There. I've said it. In public. The N word. I must be a racist,
right? Only racists say the "N" word. But why is "nigger" so powerful?
Do racists create its power to shock? No. It doesn't shock them.
Blacks have given this word its power. Blacks can take that power away.
From time to time, people accuse economists of being indifferent to
the issue of power. For example, some people defend unions as being a
natural reaction to the power of an employer over the employee. The
employer can find another employee easier than the employee can find
another job -- or so goes the theory. It is true that power always
affects economic relationships, but it's not true that one class
always has power over another. I try not to ignore power.
"Nigger" is a word of power, and I don't like that.
Let the word roll off your tongue lovingly. Nigger.
Say it again. Nigger. And again. Nigger, nigger, nigger, nigger.
Say it enough times so that it loses all ability to shock. Nigger.
Nigger. And more, until it loses the ability even to offend. Nigger.
Nigger. And more, until it has no meaning. Nigger. Nigger. What a
funny little word is nigger! Who nigs, anyway, and what's wrong with
Quaker used to be an insult. Quaker, like in shaking in his boots.
Like in coward. Mormon used to be an insult too. So did queer. So
did dyke. The trouble with taking offense at nigger is that it
empowers the user. It gives them a power to shock, to offend, to
insult. It turns a word into a permanent edifice to racism. Taking
ownership of an insult takes away power from the would-be insultor.
It forces them to work, to create another insult. Yet it is of no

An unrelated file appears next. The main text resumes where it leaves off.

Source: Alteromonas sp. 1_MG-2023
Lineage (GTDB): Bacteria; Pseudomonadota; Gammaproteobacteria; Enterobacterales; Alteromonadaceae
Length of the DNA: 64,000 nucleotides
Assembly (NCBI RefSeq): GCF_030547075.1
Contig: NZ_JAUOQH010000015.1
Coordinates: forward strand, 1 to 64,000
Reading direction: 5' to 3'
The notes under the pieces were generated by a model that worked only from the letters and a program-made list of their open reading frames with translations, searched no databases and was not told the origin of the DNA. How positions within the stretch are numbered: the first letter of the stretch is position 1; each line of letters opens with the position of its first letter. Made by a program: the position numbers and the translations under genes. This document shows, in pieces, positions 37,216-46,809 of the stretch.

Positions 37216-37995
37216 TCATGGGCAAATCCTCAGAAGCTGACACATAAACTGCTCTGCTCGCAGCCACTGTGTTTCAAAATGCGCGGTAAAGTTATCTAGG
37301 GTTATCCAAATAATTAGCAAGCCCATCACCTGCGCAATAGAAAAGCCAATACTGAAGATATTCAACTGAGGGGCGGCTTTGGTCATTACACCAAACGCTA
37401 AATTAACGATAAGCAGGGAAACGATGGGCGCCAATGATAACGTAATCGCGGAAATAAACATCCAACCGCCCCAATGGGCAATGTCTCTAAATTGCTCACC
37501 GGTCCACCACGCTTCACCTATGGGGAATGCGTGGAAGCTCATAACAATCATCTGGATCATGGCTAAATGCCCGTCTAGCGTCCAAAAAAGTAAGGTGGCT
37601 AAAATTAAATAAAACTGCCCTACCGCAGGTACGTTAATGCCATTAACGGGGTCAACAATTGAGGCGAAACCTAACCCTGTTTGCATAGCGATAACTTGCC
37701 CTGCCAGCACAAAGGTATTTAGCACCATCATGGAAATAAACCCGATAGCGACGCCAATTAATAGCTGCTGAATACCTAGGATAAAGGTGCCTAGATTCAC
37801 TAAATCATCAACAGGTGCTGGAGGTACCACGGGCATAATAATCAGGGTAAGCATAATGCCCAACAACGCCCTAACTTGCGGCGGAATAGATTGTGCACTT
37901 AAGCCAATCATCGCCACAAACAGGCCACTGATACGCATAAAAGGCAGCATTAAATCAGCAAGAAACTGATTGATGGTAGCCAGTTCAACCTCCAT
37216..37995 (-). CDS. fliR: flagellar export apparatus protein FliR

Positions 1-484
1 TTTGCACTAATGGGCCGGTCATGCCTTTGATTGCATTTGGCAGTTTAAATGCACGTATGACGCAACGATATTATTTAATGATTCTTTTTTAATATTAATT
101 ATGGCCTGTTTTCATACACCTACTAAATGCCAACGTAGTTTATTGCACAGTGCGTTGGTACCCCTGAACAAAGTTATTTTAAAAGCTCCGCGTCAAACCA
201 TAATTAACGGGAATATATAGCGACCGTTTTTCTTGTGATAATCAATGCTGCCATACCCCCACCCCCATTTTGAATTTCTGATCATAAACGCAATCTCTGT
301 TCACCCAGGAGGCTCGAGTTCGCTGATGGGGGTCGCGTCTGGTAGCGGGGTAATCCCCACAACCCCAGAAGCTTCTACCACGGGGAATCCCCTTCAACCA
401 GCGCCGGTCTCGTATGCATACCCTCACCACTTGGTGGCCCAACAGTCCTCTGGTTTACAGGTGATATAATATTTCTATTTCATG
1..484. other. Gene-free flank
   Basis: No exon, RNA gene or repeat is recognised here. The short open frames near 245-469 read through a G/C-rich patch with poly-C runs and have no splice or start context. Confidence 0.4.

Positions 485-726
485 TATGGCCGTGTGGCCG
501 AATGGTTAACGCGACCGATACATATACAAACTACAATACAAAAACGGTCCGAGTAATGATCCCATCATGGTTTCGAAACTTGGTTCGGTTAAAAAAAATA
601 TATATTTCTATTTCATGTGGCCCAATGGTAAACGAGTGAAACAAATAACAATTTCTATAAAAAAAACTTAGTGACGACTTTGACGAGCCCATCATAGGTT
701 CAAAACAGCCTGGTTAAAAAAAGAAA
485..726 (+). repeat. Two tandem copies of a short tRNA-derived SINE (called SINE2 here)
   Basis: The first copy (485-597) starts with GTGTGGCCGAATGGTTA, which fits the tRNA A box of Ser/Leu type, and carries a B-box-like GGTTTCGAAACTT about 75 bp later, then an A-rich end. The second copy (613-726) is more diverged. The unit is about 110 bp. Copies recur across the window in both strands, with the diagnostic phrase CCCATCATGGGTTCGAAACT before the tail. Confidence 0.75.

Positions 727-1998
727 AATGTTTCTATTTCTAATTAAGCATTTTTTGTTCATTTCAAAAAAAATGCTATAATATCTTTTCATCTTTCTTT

avail, because the new insult can be stripped from them, by accepting
it with love.
Learn to love nigger. Love is the only way to destroy the word's power.
UPDATE 11/9: I received email from H. Lewis Smith, the author of Bury that
Sucka!. He objects to the black community's internal use of nigger as
a friendly self reference, but when used by people outside of the community,
it is an insult. I agree with him. If the power of the word is to be
destroyed it can only be done through consistency. I think it can be best
destroyed with a "Yes, I'm a nigger" attitude. It seems to me like
that if black people stop using it, so will everyone else (see below). I disagree with
him there. As long as there are racists, and as long as racists can offend
by using it, the word will be used.
UPDATE 11/12: Lewis writes again to clarify: he wants blacks to stop using
nigger because it's a form of self-loathing. He fully expects racists to
continue using it regardless of what blacks do. In this, he and I are
diametrically opposed. I think the solution is greater acceptance and
self-identification among blacks (with the goal being to replace its
pejorative meaning with a mundane one); he thinks the solution is rejection by
blacks (who are, after all, the major user of the word these days --
it's not acceptable for whites to use it even in quotes. For example,
St. Lawrence County is currently trying a white drug dealer for murder,
and his attorney cautioned the jury that even though he might "use the N-word"
that shouldn't prejudice them against him. When somebody on the jury said
that they didn't know what the N-word was, he spelled it out for them, but
still couldn't say it.)
Everyone is against pollution. That means "stuff where the